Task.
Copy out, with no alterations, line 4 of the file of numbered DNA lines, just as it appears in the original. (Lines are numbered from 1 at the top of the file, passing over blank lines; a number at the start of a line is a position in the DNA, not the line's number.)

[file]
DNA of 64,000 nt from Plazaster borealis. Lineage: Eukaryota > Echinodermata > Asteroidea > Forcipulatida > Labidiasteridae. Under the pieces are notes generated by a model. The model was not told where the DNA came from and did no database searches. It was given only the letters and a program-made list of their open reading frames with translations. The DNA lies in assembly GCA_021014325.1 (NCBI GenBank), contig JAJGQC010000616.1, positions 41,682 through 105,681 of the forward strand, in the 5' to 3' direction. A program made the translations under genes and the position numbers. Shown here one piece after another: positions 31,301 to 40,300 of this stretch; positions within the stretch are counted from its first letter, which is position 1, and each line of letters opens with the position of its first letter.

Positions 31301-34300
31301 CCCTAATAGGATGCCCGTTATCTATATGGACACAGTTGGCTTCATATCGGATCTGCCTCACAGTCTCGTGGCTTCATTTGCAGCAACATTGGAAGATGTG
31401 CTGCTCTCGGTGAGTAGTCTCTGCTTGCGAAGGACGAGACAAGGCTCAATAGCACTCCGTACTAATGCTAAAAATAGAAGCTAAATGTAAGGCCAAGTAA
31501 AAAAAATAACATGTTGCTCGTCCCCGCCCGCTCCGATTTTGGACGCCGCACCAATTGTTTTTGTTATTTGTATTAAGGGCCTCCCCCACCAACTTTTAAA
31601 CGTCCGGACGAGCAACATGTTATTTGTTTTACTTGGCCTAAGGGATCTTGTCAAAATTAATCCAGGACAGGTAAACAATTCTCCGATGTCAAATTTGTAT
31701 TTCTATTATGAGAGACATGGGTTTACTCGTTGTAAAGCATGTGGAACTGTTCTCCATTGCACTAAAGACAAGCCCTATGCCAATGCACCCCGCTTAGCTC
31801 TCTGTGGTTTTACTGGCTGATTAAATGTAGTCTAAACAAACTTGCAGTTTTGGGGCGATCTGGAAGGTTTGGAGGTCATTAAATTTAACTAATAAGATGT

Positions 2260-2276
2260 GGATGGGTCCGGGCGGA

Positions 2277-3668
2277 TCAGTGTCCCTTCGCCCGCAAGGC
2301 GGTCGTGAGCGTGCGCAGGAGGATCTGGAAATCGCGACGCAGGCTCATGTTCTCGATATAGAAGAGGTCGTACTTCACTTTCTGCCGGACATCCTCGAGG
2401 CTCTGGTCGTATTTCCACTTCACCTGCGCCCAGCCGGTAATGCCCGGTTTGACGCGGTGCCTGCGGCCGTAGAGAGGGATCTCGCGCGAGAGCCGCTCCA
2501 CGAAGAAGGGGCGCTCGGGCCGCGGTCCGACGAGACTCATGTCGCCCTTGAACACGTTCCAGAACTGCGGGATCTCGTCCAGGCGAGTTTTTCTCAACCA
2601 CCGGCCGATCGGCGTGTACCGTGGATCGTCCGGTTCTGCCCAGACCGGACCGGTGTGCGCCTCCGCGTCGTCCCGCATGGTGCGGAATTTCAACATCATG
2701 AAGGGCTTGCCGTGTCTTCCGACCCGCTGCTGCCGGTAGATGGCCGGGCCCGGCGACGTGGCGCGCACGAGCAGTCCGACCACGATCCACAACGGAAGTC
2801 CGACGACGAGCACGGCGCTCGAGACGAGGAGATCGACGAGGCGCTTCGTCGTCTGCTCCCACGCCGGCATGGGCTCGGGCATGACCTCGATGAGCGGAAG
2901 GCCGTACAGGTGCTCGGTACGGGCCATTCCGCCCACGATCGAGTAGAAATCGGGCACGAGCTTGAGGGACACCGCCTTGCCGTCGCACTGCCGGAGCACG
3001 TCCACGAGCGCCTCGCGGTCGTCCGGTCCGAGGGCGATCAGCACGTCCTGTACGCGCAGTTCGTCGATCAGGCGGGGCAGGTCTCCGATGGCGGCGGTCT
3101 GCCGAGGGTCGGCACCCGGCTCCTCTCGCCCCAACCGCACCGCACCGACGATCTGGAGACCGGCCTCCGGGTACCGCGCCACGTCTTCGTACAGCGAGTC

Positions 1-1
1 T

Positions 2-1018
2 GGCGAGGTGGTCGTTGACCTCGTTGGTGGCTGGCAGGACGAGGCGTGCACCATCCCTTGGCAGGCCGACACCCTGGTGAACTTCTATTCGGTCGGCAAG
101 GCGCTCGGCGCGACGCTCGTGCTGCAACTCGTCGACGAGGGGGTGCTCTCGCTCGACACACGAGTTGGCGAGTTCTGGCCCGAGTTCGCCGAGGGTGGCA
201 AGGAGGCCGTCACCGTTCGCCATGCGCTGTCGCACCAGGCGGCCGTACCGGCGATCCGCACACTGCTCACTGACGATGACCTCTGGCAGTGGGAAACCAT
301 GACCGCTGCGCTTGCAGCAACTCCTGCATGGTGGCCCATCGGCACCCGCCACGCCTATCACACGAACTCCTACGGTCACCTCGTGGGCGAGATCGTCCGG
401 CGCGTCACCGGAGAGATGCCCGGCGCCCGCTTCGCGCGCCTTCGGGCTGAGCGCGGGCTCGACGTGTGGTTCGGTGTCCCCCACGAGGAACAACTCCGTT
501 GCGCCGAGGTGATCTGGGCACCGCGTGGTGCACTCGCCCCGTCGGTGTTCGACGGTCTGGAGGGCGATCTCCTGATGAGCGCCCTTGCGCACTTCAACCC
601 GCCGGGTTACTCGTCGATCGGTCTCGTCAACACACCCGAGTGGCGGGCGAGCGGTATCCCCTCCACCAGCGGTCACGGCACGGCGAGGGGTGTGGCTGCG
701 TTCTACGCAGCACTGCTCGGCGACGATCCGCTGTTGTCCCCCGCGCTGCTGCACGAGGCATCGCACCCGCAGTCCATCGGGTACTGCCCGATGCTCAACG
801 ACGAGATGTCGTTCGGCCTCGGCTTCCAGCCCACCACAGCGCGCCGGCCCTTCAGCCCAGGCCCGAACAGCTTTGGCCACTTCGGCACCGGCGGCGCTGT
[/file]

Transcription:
31401 CTGCTCTCGGTGAGTAGTCTCTGCTTGCGAAGGACGAGACAAGGCTCAATAGCACTCCGTACTAATGCTAAAAATAGAAGCTAAATGTAAGGCCAAGTAA